An Economic Analysis of Tropical Forest Land Use Options, Ratanakiri Province, Cambodia
Ratanakiri is a richly forested province located in remote Northeast Cambodia. Forestland in Ratanakiri represents an extremely valuable natural resource that needs to be correctly managed if its benefits are to be maximised. Despite the lack of a land use plan for the province, a number of commercial development activities are underway. Many of these options will result in the destruction of pristine forest areas. Because local communities in Ratanakiri are totally dependent on the forest and the rapid rate of deforestation is evident throughout Cambodia, sustainable forest managementoptions urgently need to be identified for the area. Over 85% of the population of Ratanakiri belong to ethnic minorities (Highlanders) who for centuries have made their living in and around the forest. These people clear the forest for farming and collect subsistence products such as fuelwood, medicine, food, and construction materials. Villages are based within locally recognised boundaries but local communities have no legal rights to the land. Foreign and national commercial interest in the forest land of the province is intense. Current concession areas granted for timber and oil palm production encompass many of the traditional and currently farmed lands of the Highlanders. Despite this, consultation with local people over the development of the area has been minimal. The effects of these outside pressures are already apparent. The increased land pressure on the uplands has resulted in shorter fallow periods between farming cycles and consequent loss of soil fertility and yields. Some farmers have been pushed deeper into the forest to open new land for cultivation, while others are seeking out new but insecure livelihoods as wage labourers. At the current rate, the local people risk losing their land. Urgent measures are needed to protect their rights to their customary land.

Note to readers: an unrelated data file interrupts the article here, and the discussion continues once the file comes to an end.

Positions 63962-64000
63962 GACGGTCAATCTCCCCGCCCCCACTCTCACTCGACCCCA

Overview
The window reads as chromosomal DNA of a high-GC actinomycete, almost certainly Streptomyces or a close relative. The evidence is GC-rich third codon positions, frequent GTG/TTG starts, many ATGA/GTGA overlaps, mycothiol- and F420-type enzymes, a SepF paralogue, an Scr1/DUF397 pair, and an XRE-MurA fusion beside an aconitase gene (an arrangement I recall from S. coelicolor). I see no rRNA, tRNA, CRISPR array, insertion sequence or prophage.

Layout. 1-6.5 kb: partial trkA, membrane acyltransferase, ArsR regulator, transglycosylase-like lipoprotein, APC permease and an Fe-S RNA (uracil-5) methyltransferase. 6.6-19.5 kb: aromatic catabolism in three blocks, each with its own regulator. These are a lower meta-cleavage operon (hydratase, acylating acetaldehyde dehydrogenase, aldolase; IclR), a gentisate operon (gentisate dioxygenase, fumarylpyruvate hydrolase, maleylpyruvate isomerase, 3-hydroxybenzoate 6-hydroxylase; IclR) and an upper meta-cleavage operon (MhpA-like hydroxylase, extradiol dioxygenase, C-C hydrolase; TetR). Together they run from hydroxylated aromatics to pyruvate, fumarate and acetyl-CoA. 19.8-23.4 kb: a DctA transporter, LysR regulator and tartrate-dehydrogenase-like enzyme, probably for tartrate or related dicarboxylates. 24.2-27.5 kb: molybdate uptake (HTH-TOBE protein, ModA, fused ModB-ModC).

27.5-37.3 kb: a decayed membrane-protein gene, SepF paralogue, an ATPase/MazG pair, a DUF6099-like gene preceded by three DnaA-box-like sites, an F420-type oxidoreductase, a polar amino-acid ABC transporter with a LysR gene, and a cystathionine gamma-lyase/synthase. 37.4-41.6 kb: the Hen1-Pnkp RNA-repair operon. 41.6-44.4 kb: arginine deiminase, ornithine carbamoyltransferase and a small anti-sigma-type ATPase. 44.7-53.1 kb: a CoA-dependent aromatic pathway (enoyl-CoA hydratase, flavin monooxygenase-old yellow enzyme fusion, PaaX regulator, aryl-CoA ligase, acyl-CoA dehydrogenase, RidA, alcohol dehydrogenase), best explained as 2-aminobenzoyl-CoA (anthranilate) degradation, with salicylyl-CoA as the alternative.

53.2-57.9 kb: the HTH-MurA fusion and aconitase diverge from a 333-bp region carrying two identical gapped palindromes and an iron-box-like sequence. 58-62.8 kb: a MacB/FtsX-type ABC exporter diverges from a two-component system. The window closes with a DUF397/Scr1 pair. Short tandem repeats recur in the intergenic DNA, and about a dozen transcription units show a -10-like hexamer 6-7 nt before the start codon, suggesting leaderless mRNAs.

|Date of creation:||Nov 1997|
|Date of revision:||Nov 1997|
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